Ever wanted to tell a friend you had a crush on them, but didn’t want to risk being rejected? Facebook thinks it has the answer.
Channeling its origins as a platform to rate attractiveness, the social media giant launched its own dating service in Canada in November 2018. The app operates much like Tinder or Bumble, but ensures that you won’t see anyone you’re already friends with on Facebook or anyone you’ve blocked.
Now, it’s set up a new feature that allows users to test the waters with people in their pool of friends.
The expansion—named Secret Crush—will allow Facebook Dating users to pick up to nine friends they’d like to link up with romantically. If a person is selected on a Secret Crush list, they will receive a notification saying “a friend added you as a secret crush.” If that individual then picks the same person from their own friend list, Facebook will match them together and reveal their names. In the event that those affections are unrequited, the lover’s profile remains hidden—and the individual is left in the dark as to which friend surreptitiously wants to bang them.
The move, announced at the social network’s annual F8 developer conference this week, aims to elevate Facebook above other dating apps by leveraging its huge bank of information about a person’s friendships. More than 2.2 billion people use the platform every month, and six new profiles are created every second. While Tinder or Bumble might be great for hooking up with someone new, Secret Crush offers the chance to romantically connect with someone an individual already knows—which, considering that the average user boasts 338 Facebook friends, is no small pool.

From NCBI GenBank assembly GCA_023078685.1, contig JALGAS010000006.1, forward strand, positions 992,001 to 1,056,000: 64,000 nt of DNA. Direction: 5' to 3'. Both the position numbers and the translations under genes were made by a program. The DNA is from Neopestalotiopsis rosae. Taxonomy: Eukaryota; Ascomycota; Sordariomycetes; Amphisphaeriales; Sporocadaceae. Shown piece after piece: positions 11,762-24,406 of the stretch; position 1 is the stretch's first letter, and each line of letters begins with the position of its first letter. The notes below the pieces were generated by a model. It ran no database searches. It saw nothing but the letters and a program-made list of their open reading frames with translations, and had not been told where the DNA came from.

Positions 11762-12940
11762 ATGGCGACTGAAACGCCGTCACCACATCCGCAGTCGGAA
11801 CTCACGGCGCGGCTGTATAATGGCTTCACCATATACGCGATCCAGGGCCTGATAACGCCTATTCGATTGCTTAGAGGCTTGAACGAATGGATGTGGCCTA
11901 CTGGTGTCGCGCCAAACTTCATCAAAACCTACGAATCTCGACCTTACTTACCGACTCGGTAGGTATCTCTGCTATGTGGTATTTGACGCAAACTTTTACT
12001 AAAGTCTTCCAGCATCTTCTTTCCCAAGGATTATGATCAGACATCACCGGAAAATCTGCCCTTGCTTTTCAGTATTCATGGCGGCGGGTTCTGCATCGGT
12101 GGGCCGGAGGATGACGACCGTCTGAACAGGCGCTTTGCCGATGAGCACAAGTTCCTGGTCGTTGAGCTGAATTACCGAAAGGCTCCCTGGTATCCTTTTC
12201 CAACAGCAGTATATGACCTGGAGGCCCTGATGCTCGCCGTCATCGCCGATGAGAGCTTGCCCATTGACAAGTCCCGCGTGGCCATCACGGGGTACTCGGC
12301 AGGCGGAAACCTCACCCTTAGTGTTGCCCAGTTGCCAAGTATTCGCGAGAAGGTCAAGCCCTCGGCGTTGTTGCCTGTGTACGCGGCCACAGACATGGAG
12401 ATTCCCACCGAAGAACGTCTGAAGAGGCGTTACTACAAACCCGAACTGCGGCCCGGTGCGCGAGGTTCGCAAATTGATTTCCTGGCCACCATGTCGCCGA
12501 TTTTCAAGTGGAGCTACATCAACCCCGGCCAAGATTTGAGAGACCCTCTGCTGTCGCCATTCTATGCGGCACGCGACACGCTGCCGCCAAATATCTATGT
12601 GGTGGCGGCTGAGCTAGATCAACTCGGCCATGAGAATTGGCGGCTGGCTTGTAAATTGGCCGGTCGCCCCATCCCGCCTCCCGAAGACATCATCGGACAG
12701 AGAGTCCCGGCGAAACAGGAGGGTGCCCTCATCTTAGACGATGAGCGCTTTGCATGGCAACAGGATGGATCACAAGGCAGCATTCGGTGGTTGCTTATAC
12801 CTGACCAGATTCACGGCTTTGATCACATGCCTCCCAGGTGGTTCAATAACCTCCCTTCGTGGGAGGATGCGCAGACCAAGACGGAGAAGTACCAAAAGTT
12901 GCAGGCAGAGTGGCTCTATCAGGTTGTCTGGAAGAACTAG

Nevertheless, it’s easy to see how the feature could be abused. TechCrunch points out that it’s possible to repeatedly add and remove people from their Secret Crush list until they hit on a match—though individuals can only swap one person a day after inputting the first nine. Some have also raised privacy concerns about telling Facebook—a platform that has repeatedly mishandled personal information—who you’d like to have sex with.
If you’re still keen for an amorous tryst with a long-lost friend, however, the service is available in countries where Facebook Dating already exists—namely Canada, Colombia, Thailand, Argentina, and Mexico, as well as 14 new nations in Asia and South America introduced this week. Only people with a Facebook Dating profile will be able to receive Secret Crush notifications—so don’t keep your fingers crossed for a grand reveal of an undercover lover if you haven’t signed up to the service.
Kate Wilson is the Technology Editor at the Georgia Straight. Follow her on Twitter @KateWilsonSays